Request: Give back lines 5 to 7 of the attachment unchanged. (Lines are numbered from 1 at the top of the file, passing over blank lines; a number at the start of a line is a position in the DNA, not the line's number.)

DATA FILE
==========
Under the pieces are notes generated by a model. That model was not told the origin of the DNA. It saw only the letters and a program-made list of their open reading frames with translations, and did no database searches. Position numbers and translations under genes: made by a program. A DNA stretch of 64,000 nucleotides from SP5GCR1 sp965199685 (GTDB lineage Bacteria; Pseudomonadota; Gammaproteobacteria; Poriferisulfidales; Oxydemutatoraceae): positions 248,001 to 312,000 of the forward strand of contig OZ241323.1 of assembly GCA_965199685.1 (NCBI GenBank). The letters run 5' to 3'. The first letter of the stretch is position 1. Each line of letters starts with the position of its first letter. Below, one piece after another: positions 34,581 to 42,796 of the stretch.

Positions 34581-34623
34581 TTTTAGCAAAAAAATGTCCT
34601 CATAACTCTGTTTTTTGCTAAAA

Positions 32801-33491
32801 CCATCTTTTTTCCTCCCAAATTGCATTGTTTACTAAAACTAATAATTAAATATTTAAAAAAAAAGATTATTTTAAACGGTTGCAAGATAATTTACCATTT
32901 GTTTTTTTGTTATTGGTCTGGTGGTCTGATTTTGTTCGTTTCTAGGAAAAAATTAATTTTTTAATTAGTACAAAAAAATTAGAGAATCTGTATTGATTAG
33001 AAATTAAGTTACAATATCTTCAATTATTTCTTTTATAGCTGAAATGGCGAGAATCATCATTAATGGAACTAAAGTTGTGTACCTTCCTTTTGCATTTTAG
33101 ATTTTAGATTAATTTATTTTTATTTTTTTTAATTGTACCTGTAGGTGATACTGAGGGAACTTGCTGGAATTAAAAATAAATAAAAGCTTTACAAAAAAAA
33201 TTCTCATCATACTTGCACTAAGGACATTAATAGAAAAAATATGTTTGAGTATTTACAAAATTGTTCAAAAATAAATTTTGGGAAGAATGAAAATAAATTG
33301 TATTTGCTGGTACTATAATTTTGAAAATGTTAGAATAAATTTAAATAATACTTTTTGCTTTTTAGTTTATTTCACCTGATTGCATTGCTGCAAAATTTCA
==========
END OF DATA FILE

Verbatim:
Positions 32801-33491
32801 CCATCTTTTTTCCTCCCAAATTGCATTGTTTACTAAAACTAATAATTAAATATTTAAAAAAAAAGATTATTTTAAACGGTTGCAAGATAATTTACCATTT
32901 GTTTTTTTGTTATTGGTCTGGTGGTCTGATTTTGTTCGTTTCTAGGAAAAAATTAATTTTTTAATTAGTACAAAAAAATTAGAGAATCTGTATTGATTAG